November 24 1911/2011
Tirzah, Herrick Twp. - All the political candidates were elected, some to serve the people, others to serve their wrath.
Hopbottom - We learn that C. A. Corson, of Brooklyn, will operate a saw mill in this place and be ready for busy for business in the near future.
Lathrop - The Ladies’ Aid will hold a fair at the church Nov. 30 and serve a Thanksgiving dinner in the grange dining room. The dinner will be 25 cents and a Thanksgiving supper will also be served. Everybody is cordially invited to bring their guests and enjoy a chicken pie dinner.
Uniondale - Peter Shelvey [Shelley, 43rd Regiment?] died at that place Saturday evening, Nov. 18, while walking from h is home to the railroad station. He had been in good health and his death was entirely unexpected. He was a veteran of the Civil War and his age was 72 years. One son and one sister, Mrs. Cyrus Tyler, of Meshoppen, survive.
Forest City - James Kelly, Forest City’s star short stop, is to have a try out with the Boston Nationals next season. He will accompany the team on its southern trip in the spring. A scout saw Kelly’s work the past season and he believes there is big league material in the speedy short stop’s makeup. ALSO Toney Covert, aged 45 years, met a horrible death in the Clifford washery here on Thursday of last week. The man, an employee in the washery, while attempting to start the coal through the conveyor, had his shovel caught, and in trying to unloosen it was dragged into the machinery and crushed to death.
Great Bend - Burglars entered the store of Carl S. Tingley, Sunday night, and although the family resides over the store, they made so little noise that the burglars succeeded in getting away with $50 in cash. A window was pried open with a pitchfork and the marauders secured the money from the safe, which stood near the window. Local parties are thought to have been the robbers.
Montrose - Montrose merchants are laying in an unusually large stock of holiday goods this autumn. Hardly a merchant in the town has not made two or three trips to the city wholesale houses the past few months selecting large lines of goods. If you want reliable goods--goods that you are sure will be exchanged if unsatisfactory--patronize your local merchant. Don’t waste your money on car fare or undergo the discomfort of traveling and mingling with bargain counter crowds by going to the city. You will be better satisfied and help build up your town’s prosperity by spending your money where it is earned. ALSO Attorney A. B. Fancher, of Los Angeles, Cal., formerly of Montrose, was in Pasadena and witnessed the landing of Aviator Rogers, when his long journey across the continent in his aeroplane ended. (Rogers flew over Broome and Susquehanna County).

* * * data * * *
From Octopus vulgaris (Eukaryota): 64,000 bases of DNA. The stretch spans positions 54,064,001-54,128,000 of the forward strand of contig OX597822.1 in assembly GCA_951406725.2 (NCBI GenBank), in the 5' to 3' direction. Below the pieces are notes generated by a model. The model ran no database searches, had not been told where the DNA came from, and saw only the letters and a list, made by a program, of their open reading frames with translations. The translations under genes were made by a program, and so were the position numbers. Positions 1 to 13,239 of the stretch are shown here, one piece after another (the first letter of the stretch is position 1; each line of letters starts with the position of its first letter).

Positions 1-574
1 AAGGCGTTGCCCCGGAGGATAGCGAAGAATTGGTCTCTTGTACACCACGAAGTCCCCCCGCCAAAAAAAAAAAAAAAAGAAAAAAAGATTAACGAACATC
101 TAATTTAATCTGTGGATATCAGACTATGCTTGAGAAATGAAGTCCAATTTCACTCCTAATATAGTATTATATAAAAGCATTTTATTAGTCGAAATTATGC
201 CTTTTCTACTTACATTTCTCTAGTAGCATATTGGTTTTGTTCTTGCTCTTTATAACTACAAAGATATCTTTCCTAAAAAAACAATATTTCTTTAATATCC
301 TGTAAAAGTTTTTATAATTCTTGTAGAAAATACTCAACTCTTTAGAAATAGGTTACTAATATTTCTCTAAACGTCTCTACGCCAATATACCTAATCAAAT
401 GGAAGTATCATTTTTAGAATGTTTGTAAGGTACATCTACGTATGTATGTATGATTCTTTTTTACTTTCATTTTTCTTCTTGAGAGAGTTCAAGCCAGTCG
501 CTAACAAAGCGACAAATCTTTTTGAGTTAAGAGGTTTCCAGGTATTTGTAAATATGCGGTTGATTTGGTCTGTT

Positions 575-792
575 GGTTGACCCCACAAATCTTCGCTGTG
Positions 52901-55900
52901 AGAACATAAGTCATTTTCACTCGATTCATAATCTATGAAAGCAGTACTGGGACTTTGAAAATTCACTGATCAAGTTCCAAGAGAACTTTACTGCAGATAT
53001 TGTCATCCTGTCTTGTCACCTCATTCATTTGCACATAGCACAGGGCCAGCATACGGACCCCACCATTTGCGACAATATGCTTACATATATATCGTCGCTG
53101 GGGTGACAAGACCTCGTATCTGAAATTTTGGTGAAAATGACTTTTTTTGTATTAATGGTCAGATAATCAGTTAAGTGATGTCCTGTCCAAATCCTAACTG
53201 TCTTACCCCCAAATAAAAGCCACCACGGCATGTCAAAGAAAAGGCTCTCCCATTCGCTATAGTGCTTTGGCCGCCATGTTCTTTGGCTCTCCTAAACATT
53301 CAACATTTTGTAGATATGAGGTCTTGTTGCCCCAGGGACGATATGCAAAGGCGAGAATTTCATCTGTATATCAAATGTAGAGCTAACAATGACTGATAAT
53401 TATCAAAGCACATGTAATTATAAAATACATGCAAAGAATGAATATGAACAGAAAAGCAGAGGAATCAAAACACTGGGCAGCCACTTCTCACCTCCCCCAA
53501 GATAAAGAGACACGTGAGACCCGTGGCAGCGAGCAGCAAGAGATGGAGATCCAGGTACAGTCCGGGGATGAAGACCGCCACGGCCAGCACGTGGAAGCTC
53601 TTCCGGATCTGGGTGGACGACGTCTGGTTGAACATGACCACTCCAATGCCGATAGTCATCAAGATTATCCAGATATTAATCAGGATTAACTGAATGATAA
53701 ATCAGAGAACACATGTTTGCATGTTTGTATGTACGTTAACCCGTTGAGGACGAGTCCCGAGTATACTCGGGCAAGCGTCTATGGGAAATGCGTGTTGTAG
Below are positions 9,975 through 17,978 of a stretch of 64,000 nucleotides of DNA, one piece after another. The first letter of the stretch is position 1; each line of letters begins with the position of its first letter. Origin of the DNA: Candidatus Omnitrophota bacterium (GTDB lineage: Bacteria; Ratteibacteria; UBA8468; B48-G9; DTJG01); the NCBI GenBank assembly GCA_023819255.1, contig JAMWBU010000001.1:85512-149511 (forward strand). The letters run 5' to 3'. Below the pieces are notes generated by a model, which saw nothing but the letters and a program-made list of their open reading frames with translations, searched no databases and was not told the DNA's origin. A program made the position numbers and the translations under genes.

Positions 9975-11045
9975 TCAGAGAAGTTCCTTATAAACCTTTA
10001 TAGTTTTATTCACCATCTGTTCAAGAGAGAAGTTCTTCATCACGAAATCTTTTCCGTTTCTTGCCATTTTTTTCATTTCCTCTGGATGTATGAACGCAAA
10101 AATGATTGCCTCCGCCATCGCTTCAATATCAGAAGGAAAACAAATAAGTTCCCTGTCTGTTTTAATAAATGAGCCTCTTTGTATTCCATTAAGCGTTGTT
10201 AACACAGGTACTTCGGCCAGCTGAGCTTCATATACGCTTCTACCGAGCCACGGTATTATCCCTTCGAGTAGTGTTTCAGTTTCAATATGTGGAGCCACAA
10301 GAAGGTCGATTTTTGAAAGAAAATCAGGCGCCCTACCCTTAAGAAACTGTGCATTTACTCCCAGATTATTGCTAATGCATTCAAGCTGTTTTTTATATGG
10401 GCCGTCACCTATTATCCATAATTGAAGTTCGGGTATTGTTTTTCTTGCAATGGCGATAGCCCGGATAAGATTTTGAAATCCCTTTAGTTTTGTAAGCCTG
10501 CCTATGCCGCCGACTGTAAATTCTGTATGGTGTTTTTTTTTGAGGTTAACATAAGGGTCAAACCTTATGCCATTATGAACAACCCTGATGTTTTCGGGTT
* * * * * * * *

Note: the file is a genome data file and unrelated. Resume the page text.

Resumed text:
Susquehanna - According to the Susquehanna Transcript, Fred Merinus, of Lanesboro, attempted to kill his wife by slowly poisoning her, in order that he might wed an adopted daughter, a young woman of about 17 years. The belief was that Mrs. Merinus was suffering from cancer and she went to the home of her parents, in Corning, to spend her last days. As long as she was seriously ill Merinus wrote long affectionate letters, but a Corning doctor took up the case, detected poison, and soon had her on the road to health. When Merinus heard the news, he ceased writing and the night before Mrs. Merinus was to arrive home the couple eloped taking Mrs. Merinus’ purse and about $200, which had been left in the house in a supposedly safe place, and Merinus also drew his savings from the bank. Mrs. Merinus, after learning of the elopement, packed up the household goods and valuables remaining and went to the home of her parents to live, thankful she was alive. She is not making any effort to locate the pair.
Choconut - Election in this neighborhood passed off very quietly, but it resulted in some huge surprises. This is the way the ballots showed up in the count: There were 72 ballots cast, 1 being straight Republican, 20 straight Democratic, 7 straight Keystone, 38 split Democrats and 6 split Republicans. Only seven out of the eleven known Republicans came to the polls. The big surprise was that William Mooney, Republican, who ran for school director against John Dunn (a very estimable gentleman, by the way, and a Democrat) came out victorious by nine majority.
Clifford - W. C. Baldwin has accepted a position as instructor in butter making at State College for the short course and will leave for his work Dec. 1. He has secured Will Ayres to attend to his work here during his absence.
Springville - Mrs. Leland Comstock is up from the valley at the home of her parents, Mr. and Mrs. John Blakeslee, for the benefit of the health of her little baby.
Friendsville - Rev. James B. Whelen, for 37 years pastor of St. Patrick’s church, West Scranton, died Nov. 11, at the Parochial residence. As a priest he had earned the love and esteem of his parishioners; as a citizen he had earned the esteem and respect of the city. Following the Mass the body was taken to Friendsville and buried in St. Francis Xavier cemetery. Father Whelan is survived by one sister, Miss Louise Whelan, of Friendsville.
Thompson - Frank W. Lewis, who was elected to the office of Justice of the Peace at the last election, was not elected to the office because he is a year in and a year out, middle of the road, Prohibitionist, as he is known to be, but he is every way qualified for the office. He was born and educated here and his opponent has recently become a resident here. “Not that we love Wright less but Lewis more,” we think the people showed good judgment in electing Mr. Lewis, irrespective of party.
News Brief - The Lackawanna has made a new order eliminating the word “accident” from all its reports and hereafter all derailments, collisions, breakdowns, runaways and other mishaps will be knows as “irregularities.”
Compiled By: Betty Smith